Sandra Larson has been writing for the Bay State Banner since 2009 and has contributed more than 100 stories on urban issues, including extensive coverage of foreclosure, affordable housing, minority jobs issues, and the city’s revitalization plans for Dudley Square in Roxbury. For the Banner and for Exhale Magazine, she has interviewed and profiled many prominent women, among them author Isabel Wilkerson, playwright Lydia Diamond, FACE Africa founder Saran Kaba Jones, former EPA administrator Lisa Jackson, and Massachusetts first lady Diane Patrick. Sandra holds a bachelor’s degree in biological aspects of conservation and a master’s degree in journalism. She is currently pursuing a master’s degree in urban and regional policy. She lives in Boston with her husband and 12-year-old son.
Seeking like-minded gym partners? He has an app for that!
“Gyms don’t keep people. They’re just not good at it,” says Joel Edwards, founder and CEO of Boston-based Fittus. “I’ve quit gym memberships myself — it’s hard to stay motivated.” To tackle the problem, the 32-year-old Dorchester native created the Fittus mobile application to connect gym members and link personal trainers with clients.
Dudley Sq, Dorchester to be among first service areas
Over the next six years, Boston business and residential consumers will gain a new option for high-speed broadband internet access. Mayor Martin Walsh and Verizon announced last week that Verizon is launching a $300 million effort to replace its copper-based Boston infrastructure with a new fiber optic network.
Summit covers prosperity barriers and solutions
Latinas Think Big, a global network and online platform aiming to advance Latinas’ ventures and careers, held a national summit last week in Cambridge. The event centered on the topic of racial and ethnic wealth disparities and potential pathways to economic prosperity for Latina women in light of the wealth gap.
Affordable housing, immigrant issues take center stage in coalition-run forum
A new coalition of Boston Asian-American organizations hosted a forum March 16 to introduce candidates in the First Suffolk and Middlesex State Senate race to a Chinatown audience. Less than a month remains before the April 12 primary election that will determine which one of seven Democratic hopefuls will advance to the May 8 special election necessitated by the recent resignation of Sen. Anthony Petruccelli.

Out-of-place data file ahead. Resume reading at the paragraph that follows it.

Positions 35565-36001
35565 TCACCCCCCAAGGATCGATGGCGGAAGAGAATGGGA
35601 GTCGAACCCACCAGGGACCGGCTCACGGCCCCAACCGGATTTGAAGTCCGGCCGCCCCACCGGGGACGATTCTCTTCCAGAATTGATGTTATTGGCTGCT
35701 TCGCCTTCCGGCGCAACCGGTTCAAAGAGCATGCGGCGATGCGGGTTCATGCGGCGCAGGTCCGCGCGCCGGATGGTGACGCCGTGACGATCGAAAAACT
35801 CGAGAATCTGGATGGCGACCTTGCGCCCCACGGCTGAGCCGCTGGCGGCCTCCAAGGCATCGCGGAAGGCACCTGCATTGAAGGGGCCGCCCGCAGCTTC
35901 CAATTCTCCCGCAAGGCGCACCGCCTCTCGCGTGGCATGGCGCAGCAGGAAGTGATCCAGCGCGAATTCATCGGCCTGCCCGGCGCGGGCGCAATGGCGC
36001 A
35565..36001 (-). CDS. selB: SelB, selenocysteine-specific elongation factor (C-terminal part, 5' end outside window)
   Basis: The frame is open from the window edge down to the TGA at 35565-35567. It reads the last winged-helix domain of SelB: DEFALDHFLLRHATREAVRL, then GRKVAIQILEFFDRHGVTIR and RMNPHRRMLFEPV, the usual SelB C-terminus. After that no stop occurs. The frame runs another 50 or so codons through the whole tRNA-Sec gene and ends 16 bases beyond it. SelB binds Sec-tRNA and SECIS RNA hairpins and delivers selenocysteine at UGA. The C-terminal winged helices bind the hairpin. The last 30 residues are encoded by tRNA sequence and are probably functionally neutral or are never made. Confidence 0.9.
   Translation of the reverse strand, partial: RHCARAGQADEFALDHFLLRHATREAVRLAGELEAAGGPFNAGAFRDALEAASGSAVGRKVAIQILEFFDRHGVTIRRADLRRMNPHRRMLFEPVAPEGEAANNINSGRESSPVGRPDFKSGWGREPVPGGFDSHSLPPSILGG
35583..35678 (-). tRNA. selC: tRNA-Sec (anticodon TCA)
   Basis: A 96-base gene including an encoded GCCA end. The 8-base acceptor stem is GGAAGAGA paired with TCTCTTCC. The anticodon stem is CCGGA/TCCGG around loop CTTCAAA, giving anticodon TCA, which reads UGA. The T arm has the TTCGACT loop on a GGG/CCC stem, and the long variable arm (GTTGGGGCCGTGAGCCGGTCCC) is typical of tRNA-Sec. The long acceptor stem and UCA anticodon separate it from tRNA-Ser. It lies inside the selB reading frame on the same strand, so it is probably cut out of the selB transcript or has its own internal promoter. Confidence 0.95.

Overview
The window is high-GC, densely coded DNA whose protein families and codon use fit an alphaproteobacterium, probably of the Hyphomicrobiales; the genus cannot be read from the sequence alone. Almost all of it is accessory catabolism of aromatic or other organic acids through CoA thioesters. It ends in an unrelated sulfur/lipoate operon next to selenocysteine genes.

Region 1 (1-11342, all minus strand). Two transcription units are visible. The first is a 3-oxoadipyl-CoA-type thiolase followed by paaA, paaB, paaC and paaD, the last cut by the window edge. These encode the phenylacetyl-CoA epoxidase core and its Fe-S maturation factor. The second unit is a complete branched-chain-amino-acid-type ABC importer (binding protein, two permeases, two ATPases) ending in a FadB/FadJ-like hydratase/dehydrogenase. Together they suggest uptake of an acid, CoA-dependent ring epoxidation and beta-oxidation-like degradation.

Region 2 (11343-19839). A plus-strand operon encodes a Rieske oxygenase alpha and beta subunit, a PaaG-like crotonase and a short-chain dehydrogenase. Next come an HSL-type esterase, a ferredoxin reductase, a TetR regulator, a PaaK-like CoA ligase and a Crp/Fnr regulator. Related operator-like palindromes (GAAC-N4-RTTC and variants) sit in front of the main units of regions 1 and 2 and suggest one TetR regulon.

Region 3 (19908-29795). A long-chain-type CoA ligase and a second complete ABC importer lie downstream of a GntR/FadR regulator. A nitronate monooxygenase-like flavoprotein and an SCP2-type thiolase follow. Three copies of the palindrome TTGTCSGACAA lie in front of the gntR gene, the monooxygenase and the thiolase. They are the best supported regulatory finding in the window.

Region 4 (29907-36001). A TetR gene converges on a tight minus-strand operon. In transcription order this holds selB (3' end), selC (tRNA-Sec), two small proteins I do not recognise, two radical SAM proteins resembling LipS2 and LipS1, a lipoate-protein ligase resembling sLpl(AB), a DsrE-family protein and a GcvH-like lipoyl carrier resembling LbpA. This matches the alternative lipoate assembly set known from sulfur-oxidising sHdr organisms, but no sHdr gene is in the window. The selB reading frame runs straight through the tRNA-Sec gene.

Infrastructure seen lacking in planning area
The BRA’s Plan: JP/Rox process has involved an unprecedented degree of community participation and inter-agency cooperation, by many accounts, yet has left some JP/Rox community members, including those on the appointed advisory group for the plan, feeling nervous and not fully heard or empowered. Worries abound, from loss of JP’s neighborhood character, to lack of affordability and displacement of existing residents, to a feeling of the processed being rushed or not fully thought out.
A design and branding leader that talks truth by design
How do you rebrand a religion? Daren Bascome, 46-year-old founder of Proverb branding agency, says shepherding the Universalist Unitarian Association toward a new image to engage the Millennial generation counts among the more unusual projects tackled by Proverb, recently ranked as one of the “Inner City 100” fastest-growing firms.
Funds would go to transportation, education
Supporters and opponents testified at the State House last week on a proposed constitutional amendment that would impose an extra 4 percent state tax on annual income over $1 million in order to generate funds for public education and transportation projects.
Hakim Cunningham, a Dorchester native who cut his organizing teeth as an economic justice and jobs advocate, has taken on the newly-created role of social justice policy coordinator at Transportation for Massachusetts, a coalition formed in 2010 to advocate for safe, reliable, equitable transportation systems, adequate revenue, and transparency and accountability in transportation decision-making.
A Boston-based private funder collaborative has launched a competition for innovative strategies to increase the supply of permanent affordable housing for the lowest-income Massachusetts families. In the competition, announced at the Massachusetts State House Nov. 19, Home Funders plans to offer cash awards of $10,000 to $25,000 to organizations or teams that propose “well-crafted, innovative, feasible and sustainable” solutions to build or preserve housing for Extremely Low Income families.
Boston Public Schools has hired an Assistant Superintendent of Social Emotional Learning and Wellness, a new position intended to enhance offerings in non-academic skills such as collaboration, self-advocacy, anger management and conflict resolution.